It sounds trite but it is so important when applying to consider whether you think you will feel at home in the Chambers that you are applying to. If you find a set where you feel you belong, you are more likely to thrive. If you get on with the members of Chambers, you will have a greater prospect of being taken on. All applicants should seriously ask themselves ‘Will I be happy here?’ Exchange Chambers offers mini-pupillages but also runs a Pupillage Forum each year. This is a fantastic opportunity for applicants to experience the atmosphere in Chambers and find out about the pupillage application process, life at Exchange Chambers and the Bar in general. The Pupillage Forum was held in February. Head of Chambers, Bill Braithwaite QC, and Chambers Director, Tom Handley, opened the forum with a discussion about the realities of life at the Bar, what it takes to be a barrister, and what it will take to succeed in years to come with the technological and other changes that are impacting life at the Bar. This was followed by an interactive advocacy session hosted by Will Waldron QC, Chair of the Northern Circuit Advocacy Training. The advocacy session is compulsory for all pupils on Circuit and, on this occasion, was an opportunity for prospective applicants to participate in the discussion and analysis of a fictional case. Over lunch, the prospective applicants were given the opportunity to speak with other members of Chambers, both senior and junior, who had offered their time to give advice. In the afternoon, Cath Howells gave a talk about the application process, followed by a question and answer session with current pupils and junior tenants. As far as I know, very few other Chambers offer this, however; the Forum provides prospective applicants with an invaluable and very different insight into the application process as well as giving them a snapshot of what it is really like to be a part of Exchange Chambers.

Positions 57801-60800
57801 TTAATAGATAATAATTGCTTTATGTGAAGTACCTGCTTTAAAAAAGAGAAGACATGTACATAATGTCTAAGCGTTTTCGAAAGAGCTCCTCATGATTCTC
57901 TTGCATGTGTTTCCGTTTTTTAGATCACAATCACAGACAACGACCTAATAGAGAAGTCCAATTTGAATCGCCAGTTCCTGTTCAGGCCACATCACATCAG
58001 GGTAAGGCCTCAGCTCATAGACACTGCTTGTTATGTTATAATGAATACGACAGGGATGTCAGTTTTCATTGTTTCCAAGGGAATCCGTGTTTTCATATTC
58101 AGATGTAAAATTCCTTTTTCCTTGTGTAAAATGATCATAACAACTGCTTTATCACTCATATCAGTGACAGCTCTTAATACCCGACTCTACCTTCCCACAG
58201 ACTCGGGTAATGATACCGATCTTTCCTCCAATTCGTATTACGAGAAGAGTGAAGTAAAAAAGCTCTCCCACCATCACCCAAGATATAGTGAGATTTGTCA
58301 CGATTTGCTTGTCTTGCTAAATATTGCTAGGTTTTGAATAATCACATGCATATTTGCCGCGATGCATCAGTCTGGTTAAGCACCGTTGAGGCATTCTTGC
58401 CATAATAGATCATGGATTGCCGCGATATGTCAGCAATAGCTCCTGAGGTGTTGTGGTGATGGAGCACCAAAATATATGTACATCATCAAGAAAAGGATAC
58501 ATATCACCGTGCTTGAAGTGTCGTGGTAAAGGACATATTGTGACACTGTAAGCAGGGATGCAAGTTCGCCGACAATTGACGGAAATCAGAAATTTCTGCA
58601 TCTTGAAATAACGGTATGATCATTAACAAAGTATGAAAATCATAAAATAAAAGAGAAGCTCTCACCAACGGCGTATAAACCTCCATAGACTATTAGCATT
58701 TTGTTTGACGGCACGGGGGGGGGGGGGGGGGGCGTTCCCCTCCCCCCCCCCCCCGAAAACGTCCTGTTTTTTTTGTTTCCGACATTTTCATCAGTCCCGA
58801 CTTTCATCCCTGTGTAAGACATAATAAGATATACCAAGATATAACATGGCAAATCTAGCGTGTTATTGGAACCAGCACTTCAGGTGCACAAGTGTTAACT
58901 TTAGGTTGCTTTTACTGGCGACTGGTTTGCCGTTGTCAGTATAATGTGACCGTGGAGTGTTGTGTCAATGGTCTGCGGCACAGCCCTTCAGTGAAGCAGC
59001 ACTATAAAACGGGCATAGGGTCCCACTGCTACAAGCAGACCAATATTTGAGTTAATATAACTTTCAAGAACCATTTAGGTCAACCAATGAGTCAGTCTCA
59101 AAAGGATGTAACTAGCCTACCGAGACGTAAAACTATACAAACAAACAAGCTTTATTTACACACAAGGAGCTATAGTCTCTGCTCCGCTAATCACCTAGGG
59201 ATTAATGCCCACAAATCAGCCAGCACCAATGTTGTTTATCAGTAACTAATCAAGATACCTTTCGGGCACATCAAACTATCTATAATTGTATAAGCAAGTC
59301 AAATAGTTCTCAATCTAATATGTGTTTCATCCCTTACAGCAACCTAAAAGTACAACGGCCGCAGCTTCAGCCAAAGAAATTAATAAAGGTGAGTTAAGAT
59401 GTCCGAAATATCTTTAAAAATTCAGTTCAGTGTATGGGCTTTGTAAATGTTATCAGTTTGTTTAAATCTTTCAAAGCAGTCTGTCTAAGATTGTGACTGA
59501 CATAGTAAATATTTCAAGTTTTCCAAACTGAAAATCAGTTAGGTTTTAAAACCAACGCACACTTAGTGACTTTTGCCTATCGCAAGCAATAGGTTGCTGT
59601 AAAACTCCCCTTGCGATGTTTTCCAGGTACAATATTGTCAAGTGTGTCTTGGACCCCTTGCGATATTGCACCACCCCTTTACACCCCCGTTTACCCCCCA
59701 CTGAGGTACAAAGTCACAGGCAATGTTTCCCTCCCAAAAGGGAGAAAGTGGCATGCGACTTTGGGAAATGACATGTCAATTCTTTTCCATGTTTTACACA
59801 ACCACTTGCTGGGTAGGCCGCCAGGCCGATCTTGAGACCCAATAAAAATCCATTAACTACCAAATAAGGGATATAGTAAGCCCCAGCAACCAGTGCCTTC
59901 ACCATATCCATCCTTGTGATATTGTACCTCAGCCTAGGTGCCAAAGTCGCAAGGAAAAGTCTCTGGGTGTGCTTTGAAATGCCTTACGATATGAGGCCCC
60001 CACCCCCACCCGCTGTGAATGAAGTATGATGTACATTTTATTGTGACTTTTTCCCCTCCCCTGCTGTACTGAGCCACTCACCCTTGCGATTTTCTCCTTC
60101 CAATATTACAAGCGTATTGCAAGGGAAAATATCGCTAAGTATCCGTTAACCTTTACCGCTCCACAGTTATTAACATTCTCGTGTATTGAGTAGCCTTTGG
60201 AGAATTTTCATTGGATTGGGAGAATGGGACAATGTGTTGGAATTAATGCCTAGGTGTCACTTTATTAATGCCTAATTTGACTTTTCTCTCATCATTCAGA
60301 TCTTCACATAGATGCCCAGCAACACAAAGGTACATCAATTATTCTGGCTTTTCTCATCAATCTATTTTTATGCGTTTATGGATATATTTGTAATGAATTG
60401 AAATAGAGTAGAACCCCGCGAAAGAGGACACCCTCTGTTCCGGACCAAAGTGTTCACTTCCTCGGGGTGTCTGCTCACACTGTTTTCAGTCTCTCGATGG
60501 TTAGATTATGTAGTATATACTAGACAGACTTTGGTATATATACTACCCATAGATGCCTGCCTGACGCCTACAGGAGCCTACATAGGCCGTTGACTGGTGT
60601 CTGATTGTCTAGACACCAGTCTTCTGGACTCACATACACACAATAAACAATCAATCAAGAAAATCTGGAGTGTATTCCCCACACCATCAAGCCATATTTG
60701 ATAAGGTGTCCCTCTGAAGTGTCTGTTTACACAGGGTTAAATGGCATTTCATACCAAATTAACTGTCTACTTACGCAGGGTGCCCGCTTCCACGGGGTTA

If you apply and are offered an interview, that is an enormous achievement. Chambers’ interview procedures vary dramatically. For many, pupillage interviews are some of the most gruelling you will ever face. The first-round interview was a panel interview conducted by three members of Chambers, which lasted approximately 30 minutes. The interview involved a mixture of experience-based questions and a discussion of a pre-circulated topic. After the interview, there was the opportunity to meet with the current pupils. The second round interview process lasted a full day. It consisted of three panel interviews conducted by between three and five members of Chambers, an advocacy exercise (for which materials were provided a day in advance), and an unseen written exercise. It sounds unpleasant, but the interviewers immediately reassured me. The first thing I was told was: “Try to relax. We are not going to try and trip you up. We want to see your best”. Again, over lunch, the interviewees had the chance to speak with current members and get a flavour of what it would be like to be in Exchange Chambers. Seven months into my pupillage, I know that I made the right decision.
By Alex Williams – Exchange Chambers